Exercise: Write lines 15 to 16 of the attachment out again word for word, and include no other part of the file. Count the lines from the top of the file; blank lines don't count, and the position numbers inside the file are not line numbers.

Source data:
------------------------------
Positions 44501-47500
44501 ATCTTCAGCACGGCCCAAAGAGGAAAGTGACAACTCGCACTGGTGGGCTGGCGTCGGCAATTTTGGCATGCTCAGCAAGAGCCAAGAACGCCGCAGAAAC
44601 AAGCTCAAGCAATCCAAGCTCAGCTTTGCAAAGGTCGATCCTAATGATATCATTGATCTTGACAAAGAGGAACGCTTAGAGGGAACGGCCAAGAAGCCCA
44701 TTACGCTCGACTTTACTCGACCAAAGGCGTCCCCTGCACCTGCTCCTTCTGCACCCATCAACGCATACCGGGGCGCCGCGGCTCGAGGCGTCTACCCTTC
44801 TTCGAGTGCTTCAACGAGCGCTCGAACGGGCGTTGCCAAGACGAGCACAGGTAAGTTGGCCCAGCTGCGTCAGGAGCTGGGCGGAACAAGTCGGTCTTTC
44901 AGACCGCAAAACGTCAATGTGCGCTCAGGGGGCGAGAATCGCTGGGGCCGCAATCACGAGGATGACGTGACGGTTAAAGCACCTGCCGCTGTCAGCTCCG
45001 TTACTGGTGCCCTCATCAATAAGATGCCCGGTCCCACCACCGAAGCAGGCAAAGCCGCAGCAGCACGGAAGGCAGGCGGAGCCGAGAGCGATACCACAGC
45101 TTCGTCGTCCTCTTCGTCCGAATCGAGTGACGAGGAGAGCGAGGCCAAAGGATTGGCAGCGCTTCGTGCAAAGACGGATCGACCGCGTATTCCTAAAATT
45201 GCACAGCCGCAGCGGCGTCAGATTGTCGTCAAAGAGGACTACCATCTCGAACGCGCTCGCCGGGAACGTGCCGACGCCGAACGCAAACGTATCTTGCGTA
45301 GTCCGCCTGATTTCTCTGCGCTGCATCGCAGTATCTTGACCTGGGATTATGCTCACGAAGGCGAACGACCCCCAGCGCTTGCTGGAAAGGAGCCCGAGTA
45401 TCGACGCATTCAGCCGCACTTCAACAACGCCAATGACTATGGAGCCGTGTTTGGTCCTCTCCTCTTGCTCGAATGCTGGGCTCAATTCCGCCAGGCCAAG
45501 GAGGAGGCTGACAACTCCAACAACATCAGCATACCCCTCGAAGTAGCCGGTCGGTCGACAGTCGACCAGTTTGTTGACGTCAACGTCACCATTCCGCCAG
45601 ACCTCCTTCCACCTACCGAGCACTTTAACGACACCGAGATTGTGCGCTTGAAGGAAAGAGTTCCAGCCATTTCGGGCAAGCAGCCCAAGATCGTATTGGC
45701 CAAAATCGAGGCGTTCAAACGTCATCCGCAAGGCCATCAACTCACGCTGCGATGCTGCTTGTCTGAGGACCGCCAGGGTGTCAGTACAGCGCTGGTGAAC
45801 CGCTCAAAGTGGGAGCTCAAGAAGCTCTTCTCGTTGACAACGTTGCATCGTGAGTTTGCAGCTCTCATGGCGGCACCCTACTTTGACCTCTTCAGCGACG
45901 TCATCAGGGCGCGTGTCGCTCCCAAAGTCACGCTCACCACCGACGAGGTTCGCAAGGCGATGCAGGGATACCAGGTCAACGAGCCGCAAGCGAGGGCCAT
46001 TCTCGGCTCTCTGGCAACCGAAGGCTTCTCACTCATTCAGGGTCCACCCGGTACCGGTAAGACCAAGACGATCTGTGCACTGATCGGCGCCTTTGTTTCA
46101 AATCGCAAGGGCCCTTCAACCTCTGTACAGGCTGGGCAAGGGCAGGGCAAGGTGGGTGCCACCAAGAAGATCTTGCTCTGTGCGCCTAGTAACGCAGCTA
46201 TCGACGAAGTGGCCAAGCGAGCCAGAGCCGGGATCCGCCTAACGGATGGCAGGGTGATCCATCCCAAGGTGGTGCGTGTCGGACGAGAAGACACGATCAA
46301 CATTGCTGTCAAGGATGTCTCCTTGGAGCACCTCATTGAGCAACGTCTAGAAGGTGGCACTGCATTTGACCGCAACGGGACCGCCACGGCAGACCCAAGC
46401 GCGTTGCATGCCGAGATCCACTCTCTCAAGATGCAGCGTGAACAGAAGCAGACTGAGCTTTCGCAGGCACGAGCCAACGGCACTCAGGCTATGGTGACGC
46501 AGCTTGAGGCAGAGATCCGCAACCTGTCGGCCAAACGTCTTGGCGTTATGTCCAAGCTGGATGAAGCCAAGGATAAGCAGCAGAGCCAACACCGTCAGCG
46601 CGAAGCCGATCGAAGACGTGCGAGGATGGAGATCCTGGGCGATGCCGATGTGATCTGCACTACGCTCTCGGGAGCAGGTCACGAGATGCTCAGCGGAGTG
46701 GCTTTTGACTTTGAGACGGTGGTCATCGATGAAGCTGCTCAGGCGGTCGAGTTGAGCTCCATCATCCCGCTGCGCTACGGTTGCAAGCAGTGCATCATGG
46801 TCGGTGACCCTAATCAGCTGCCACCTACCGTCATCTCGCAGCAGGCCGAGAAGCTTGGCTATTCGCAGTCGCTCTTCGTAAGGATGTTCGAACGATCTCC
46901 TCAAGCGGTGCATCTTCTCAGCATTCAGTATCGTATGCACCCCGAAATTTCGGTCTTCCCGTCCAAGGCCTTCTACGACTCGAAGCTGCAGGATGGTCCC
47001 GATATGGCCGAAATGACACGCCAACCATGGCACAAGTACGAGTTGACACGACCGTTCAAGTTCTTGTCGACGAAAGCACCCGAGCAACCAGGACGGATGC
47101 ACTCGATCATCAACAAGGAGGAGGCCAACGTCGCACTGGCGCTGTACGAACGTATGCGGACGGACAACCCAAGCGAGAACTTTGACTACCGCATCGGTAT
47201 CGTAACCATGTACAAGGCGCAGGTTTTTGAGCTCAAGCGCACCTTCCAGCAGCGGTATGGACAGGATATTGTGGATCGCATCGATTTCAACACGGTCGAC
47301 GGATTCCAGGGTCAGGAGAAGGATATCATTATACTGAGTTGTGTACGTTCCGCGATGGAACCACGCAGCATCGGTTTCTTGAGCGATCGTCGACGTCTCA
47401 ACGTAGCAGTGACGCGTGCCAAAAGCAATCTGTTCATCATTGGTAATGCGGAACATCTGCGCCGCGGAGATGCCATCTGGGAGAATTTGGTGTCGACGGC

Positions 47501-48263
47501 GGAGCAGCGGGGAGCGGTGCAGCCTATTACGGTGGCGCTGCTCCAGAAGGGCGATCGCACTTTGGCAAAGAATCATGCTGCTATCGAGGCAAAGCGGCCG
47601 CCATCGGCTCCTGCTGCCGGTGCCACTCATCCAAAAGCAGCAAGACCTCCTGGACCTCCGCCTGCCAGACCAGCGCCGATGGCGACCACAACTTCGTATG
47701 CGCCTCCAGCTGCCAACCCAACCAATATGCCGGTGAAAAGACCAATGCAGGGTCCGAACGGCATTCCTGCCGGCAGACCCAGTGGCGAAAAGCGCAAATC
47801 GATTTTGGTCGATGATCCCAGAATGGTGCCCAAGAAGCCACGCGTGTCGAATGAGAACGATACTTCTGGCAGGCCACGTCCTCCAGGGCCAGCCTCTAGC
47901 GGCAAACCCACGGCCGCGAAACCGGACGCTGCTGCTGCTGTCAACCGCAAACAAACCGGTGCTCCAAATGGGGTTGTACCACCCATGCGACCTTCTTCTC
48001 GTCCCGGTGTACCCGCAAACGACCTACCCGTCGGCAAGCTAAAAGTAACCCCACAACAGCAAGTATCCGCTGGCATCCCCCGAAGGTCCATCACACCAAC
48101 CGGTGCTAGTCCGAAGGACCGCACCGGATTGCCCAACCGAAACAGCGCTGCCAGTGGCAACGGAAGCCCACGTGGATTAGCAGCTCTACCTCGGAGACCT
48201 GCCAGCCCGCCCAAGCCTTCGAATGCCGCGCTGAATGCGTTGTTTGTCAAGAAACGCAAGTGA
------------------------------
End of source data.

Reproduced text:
45801 CGCTCAAAGTGGGAGCTCAAGAAGCTCTTCTCGTTGACAACGTTGCATCGTGAGTTTGCAGCTCTCATGGCGGCACCCTACTTTGACCTCTTCAGCGACG
45901 TCATCAGGGCGCGTGTCGCTCCCAAAGTCACGCTCACCACCGACGAGGTTCGCAAGGCGATGCAGGGATACCAGGTCAACGAGCCGCAAGCGAGGGCCAT